Many contribute the rise in popularity of cremation to the Great Recession, as strapped older Americans are faced with the staggering costs associated with end-of-life care. The average cremation costs just $2,570, a fraction of the $7,750 that many will pay for body burial.
The eco-friendly elderly are opting for the ashes, when considering that traditional burial — in addition to requiring a sizable plot — involves taking a body full of embalming chemicals and sticking it in the ground, which will then need to be properly maintained. Forever.
Cremation, which reduces the body to biodegradable mineral ash, is friendlier for the environment. And some specialized crematoriums have begun offering what’s known in the industry as “green cremation,” or “water-based cremation.” This new process, offered by only two crematoriums in the country, uses a mixture of water and potassium hydroxide, in a process known as alkaline hydrolysis, to dissolve human remains — producing the same familiar ash that flames do. Four out of five families, when given the choice, have opted for green cremation.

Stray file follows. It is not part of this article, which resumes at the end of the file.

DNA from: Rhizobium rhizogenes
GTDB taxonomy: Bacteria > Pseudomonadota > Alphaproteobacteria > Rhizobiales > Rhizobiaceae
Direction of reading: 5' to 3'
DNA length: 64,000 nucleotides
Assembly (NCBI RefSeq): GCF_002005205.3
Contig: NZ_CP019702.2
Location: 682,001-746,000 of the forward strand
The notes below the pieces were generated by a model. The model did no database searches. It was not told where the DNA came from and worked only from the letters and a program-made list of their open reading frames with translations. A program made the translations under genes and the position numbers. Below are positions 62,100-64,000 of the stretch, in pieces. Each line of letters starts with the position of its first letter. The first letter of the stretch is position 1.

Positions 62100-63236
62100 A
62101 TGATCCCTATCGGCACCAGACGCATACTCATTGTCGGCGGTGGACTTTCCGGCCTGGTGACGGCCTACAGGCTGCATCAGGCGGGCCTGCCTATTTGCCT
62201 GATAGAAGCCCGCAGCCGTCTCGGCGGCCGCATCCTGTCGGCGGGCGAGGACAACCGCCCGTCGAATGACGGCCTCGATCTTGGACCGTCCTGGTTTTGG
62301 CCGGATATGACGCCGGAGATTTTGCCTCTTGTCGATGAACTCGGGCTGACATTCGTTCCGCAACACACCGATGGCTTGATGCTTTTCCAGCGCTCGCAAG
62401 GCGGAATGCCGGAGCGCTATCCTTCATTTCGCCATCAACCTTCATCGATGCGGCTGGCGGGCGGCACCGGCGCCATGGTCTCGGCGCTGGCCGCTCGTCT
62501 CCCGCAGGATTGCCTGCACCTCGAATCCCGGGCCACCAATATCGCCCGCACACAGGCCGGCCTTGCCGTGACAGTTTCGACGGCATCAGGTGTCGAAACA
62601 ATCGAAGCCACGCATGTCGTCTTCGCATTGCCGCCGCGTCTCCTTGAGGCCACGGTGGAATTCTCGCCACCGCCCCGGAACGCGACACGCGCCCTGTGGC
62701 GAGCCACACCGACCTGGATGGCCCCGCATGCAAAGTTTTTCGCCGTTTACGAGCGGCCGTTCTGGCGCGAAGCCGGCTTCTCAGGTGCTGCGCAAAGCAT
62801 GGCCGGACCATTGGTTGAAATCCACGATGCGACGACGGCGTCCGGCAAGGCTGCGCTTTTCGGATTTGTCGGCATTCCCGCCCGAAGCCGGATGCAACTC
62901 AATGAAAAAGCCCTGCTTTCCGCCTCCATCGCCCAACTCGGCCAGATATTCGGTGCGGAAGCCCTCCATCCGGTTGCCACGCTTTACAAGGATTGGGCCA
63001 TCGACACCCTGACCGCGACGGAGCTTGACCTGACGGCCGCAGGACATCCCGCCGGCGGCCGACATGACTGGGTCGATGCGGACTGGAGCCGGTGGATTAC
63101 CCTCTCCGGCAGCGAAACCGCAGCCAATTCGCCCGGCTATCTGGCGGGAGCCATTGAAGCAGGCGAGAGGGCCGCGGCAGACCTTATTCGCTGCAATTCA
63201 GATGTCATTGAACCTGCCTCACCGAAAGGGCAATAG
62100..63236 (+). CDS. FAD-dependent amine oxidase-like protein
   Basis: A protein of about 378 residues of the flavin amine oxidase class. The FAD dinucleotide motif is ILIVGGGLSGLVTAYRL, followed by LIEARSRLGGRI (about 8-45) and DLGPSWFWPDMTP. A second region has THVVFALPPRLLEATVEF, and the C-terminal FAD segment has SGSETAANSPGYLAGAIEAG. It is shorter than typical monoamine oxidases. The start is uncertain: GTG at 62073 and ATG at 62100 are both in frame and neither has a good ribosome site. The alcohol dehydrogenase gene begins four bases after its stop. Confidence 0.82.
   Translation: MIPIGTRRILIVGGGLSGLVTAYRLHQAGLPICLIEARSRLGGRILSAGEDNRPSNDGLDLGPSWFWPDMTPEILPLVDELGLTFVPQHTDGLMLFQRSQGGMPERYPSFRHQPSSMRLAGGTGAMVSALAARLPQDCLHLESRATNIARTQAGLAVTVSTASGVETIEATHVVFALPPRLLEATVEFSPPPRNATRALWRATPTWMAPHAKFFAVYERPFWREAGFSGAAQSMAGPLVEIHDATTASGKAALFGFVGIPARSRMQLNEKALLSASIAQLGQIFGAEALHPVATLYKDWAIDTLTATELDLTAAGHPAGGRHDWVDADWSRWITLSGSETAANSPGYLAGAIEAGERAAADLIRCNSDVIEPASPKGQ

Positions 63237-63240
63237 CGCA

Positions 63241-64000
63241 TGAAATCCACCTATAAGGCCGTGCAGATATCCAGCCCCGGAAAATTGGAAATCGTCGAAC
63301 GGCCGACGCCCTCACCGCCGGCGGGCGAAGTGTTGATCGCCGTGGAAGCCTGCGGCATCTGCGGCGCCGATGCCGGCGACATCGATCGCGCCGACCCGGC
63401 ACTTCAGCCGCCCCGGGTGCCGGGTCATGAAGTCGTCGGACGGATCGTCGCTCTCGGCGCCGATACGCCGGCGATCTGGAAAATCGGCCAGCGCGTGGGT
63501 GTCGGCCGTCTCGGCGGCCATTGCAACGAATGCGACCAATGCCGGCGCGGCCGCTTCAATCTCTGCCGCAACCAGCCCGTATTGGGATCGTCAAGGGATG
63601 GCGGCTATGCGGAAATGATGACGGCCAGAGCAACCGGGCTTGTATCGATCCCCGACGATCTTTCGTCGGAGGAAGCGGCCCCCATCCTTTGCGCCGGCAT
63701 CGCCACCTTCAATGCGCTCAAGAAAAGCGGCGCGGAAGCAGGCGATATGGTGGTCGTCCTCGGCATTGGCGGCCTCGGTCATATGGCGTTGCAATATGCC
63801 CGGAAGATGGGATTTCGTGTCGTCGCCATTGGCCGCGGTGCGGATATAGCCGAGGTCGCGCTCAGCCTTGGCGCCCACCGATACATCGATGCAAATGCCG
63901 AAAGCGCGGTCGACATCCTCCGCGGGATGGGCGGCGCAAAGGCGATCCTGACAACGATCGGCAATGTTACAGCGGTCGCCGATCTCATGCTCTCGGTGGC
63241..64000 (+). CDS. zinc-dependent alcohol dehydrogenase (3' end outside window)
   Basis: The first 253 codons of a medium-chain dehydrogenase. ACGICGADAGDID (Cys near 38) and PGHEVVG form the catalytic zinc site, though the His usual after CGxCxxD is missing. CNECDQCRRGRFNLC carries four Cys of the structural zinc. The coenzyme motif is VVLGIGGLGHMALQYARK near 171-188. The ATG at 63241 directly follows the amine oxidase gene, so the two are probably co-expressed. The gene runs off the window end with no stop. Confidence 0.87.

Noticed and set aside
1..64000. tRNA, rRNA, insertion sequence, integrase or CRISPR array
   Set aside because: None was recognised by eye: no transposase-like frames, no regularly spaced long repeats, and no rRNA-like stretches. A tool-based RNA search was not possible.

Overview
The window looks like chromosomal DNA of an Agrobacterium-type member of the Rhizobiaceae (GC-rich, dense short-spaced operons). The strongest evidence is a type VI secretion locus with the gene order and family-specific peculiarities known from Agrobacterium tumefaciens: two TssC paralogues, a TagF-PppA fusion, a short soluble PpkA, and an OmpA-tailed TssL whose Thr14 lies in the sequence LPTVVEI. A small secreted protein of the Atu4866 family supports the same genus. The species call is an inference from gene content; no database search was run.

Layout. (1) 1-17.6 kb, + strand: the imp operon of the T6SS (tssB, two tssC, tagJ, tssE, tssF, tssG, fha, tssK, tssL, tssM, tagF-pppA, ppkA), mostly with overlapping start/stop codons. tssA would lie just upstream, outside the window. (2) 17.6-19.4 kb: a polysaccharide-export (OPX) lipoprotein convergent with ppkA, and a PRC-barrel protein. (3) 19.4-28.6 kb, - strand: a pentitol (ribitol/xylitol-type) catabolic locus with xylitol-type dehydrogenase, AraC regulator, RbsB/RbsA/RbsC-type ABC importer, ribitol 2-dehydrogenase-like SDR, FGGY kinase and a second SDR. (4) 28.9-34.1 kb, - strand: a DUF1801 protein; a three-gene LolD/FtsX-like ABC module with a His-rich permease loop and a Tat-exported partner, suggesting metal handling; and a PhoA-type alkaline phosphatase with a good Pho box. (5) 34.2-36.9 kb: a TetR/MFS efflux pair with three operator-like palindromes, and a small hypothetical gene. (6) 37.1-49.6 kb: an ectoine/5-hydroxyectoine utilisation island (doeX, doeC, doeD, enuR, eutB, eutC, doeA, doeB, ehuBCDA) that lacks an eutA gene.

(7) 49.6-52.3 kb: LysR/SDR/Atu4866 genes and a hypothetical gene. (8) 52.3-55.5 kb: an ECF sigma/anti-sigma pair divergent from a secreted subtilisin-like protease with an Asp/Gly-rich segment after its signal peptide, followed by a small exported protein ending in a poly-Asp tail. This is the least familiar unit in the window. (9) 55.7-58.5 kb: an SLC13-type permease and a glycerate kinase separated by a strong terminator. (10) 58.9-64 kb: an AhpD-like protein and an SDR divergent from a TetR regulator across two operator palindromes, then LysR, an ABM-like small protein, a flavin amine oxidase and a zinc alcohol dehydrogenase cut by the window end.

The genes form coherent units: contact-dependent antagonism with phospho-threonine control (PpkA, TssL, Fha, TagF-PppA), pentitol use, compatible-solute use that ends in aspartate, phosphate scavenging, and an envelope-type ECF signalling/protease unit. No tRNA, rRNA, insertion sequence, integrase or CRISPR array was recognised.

It doesn’t stop at the flames
Bodies still cremated traditionally, using fire, require an extra step before being handed back to the family. While flames can do most of the work, the ashes must then be pulverized in a special machine, to prevent any potentially alarming chunks of bone or tooth from making an unwelcome appearance at a scattering ceremony.